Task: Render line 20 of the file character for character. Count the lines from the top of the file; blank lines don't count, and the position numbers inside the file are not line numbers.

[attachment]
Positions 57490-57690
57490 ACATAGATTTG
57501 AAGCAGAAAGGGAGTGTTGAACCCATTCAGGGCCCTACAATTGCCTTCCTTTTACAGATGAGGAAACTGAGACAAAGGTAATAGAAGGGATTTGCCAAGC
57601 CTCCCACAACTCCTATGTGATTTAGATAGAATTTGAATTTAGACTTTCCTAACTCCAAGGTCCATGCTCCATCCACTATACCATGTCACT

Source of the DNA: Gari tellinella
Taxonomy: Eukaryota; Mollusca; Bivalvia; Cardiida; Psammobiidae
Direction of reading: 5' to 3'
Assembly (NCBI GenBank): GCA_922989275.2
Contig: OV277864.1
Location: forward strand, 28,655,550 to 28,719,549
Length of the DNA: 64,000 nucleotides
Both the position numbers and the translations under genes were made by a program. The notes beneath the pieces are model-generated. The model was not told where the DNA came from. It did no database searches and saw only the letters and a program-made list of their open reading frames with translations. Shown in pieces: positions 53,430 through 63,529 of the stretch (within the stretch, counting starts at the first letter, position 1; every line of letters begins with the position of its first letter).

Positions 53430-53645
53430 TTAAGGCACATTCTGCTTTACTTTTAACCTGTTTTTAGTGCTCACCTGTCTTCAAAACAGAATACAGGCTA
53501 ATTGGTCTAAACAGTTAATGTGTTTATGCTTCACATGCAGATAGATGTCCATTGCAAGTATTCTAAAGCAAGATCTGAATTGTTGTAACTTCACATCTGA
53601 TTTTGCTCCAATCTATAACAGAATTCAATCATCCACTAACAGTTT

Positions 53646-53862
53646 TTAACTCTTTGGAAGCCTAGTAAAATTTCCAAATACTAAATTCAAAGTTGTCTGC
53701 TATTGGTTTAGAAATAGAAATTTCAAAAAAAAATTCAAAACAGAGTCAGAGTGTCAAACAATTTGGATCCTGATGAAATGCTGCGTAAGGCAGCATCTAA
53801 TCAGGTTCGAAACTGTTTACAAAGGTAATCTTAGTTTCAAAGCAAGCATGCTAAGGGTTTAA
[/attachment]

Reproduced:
53801 TCAGGTTCGAAACTGTTTACAAAGGTAATCTTAGTTTCAAAGCAAGCATGCTAAGGGTTTAA